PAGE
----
Friday, December 30, 2016

Yearly Science Roundup: 2016

It's that time again. Time to look back at the year and sum up what amazing science happened!

These are my personal five picks for the top science stories of 2016. Three of them are space-related, which is only fitting with my space-themed debut novel coming out next year. Feel free to chime in down in the comment section with your own top picks, if they aren't on this list.

Anyhow, without further ado, here we go!

5. Proxima b

Image by ESO/M. Kornmesser

This past August, the European Southern Observatory reported the discovery of an Earth-like planet orbiting the star nearest to our own. Finding new exoplanets isn't as surprising as it used to be, but it's still super exciting to find one this close to our own place in space!

This planet orbits Proxima Centauri, a star only 4 light-years away. It is in the habitable zone, meaning it could have liquid water on its surface and temperatures within the range of our own here on Earth. It is 1.3 times the size of our planet, and probably rocky. To get there with modern technology would still take us 70,000 years, but folks are already planning ways to do it faster!

4. A Sappy Dino Tail

Credit: R.C. McKellar, Royal Saskatchewan Museum

This wouldn't be a Top 5 list from me without something prehistoric on it. It was hard choosing which paleontology story I was most excited about in 2016, but in the end, I had to go with the dinosaur tail stuck in freaking amber.

This amazing find came from Myanmar, and dates back to 99 million years ago. CT scans of the tail inform its classification as a dinosaur, but the type of feathers suggest it likely was not capable of flight. Also lodged in the amber with the tail was an ant, who unlike the dinosaur, didn't get away.


In a moment I'll never forget, on April 8th, SpaceX successfully landed its reusable Falcon 9 rocket booster on a drone barge in the middle of the Atlantic after launching it from Florida. This is a stunning example of engineering at its finest.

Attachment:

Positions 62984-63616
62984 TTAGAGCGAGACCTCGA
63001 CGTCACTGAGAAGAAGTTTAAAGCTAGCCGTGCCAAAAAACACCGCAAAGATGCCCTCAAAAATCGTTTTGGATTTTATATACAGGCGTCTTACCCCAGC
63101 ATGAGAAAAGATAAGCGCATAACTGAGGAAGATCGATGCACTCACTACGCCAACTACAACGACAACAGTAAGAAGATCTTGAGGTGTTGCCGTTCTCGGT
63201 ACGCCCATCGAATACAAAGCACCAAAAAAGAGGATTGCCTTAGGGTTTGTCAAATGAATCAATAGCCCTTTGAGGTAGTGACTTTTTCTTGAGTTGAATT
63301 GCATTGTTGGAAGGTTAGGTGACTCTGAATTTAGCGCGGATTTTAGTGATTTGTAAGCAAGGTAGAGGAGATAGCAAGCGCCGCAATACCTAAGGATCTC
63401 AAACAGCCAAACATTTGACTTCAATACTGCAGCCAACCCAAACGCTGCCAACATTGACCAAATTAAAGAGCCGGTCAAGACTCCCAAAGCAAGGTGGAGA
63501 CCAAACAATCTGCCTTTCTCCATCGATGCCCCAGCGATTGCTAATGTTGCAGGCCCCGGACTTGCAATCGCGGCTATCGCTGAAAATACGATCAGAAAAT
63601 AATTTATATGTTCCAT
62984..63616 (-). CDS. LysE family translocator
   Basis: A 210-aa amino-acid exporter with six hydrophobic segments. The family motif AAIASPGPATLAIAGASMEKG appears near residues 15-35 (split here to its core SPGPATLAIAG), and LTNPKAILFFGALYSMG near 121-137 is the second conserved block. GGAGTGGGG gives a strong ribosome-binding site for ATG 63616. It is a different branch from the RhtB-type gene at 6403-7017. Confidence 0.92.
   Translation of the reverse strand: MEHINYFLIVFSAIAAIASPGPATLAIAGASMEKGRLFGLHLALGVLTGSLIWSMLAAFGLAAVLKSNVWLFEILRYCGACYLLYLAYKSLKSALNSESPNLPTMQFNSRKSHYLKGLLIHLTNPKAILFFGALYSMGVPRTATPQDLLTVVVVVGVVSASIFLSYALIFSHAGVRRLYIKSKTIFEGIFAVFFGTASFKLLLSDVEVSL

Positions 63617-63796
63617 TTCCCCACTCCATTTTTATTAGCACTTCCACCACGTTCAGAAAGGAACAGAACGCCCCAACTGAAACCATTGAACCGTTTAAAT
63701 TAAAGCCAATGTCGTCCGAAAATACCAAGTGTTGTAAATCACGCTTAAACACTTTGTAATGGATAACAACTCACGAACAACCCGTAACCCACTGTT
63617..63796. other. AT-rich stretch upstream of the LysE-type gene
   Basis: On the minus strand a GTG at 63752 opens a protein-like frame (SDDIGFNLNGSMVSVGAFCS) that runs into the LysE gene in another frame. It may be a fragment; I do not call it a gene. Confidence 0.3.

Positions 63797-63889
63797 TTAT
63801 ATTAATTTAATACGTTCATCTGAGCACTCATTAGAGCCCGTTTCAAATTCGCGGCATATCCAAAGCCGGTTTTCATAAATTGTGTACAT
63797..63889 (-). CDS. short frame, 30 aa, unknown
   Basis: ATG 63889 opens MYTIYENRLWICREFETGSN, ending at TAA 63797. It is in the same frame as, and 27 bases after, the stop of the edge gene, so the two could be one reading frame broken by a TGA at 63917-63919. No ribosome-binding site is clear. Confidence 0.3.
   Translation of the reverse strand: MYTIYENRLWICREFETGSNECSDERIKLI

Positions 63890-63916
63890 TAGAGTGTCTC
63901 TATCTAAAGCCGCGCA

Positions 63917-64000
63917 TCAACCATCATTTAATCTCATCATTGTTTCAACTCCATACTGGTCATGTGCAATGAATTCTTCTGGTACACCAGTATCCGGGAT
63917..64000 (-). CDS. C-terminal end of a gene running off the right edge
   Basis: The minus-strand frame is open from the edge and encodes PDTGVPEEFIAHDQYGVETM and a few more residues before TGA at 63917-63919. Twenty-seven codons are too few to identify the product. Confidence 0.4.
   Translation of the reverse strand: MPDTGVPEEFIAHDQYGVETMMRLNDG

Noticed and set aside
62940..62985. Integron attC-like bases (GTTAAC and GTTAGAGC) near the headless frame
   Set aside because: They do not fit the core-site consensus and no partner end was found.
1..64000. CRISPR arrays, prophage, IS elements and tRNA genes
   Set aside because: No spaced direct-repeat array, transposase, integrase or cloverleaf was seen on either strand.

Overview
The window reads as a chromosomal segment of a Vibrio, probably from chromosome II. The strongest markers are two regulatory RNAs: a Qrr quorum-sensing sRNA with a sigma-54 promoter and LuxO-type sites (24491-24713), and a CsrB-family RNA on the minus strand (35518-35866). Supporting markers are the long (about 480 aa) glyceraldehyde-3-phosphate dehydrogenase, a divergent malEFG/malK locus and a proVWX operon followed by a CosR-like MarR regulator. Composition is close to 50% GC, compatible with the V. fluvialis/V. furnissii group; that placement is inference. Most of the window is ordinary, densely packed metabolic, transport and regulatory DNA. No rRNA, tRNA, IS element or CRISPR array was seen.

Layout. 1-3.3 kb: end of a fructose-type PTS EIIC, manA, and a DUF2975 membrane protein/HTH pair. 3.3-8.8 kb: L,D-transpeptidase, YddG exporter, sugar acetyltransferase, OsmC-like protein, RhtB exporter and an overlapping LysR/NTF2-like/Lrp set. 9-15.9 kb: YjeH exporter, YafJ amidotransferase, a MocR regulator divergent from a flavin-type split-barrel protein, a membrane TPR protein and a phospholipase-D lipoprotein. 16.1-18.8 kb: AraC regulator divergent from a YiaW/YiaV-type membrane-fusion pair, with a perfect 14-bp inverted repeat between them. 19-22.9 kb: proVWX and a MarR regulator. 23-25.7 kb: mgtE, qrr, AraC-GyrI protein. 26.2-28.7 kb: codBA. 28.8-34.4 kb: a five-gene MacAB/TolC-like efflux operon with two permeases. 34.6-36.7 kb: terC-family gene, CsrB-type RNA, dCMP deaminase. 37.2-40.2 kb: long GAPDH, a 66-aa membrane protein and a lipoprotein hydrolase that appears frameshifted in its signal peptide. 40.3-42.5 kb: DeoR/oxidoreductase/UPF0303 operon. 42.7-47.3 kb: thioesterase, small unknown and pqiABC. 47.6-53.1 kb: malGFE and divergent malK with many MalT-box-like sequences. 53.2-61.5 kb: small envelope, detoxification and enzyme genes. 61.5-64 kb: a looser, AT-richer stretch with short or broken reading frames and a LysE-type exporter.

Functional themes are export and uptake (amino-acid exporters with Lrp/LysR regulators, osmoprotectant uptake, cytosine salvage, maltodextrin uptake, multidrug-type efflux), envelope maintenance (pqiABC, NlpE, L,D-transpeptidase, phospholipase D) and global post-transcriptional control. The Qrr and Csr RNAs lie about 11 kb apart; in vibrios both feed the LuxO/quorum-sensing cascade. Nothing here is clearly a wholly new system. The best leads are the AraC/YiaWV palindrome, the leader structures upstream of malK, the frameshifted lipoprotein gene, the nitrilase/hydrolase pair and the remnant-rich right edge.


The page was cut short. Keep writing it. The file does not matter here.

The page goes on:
I'm so excited about this, you guys. The destruction of rockets during launch has been an expensive barrier for many missions. If the boosters can be reused, this opens the doors to an easier, more economical future for space travel! What an accomplishment.

(Oh, and also, it just looks really cool to see a rocket land on a flat boat in the middle of the ocean.)

2. Gravitational Waves are Real

Aerial shot of LIGO

In what is topping the list for many other sites, I have decided that this discovery will be my 2nd choice for Top Story of the Year. But it is really freaking awesome, so don't think I don't love it.

Decades ago, Einstein predicted this discovery. The concept is that when two massive objects accelerate around one another, such as during the merger of two black holes, it will cause gravitational ripples in the universe, like a stone dropped in a pond. These ripples will actually expand and compress spacetime itself. But how to test it?

Well, LIGO (the Laser Interferometer Gravitational-Wave Observatory) had the answer. Have two lasers in equal-lengthed tunnels aimed at a 90 degree angle from one another. Measure them carefully. And wait.

This year, LIGO observed that one tunnel's laser measured a different distance than the other's for a moment in time. One laser registered as shortening, while the other as lengthening. This compression and extension indicated that spacetime was distorted during the measurements. (And this has been replicated!) Gravitational waves have passed through! They're real, and Einstein was right...again!

This has been a discovery 50 years in the making. So why isn't it my #1? Well, let's get to it and find out.

1. The Antarctic Ozone Hole is Healing

Image credit: NASA

My top science story for 2016 is one of hope, in a time when we really, really need it.

The Antarctic Ozone Hole, which forms every year in the spring when a chemical reaction occurs in the atmosphere, is finally getting smaller. This comes nearly 30 years after an international treaty was signed to reduce the use of ozone-destroying compounds in industry.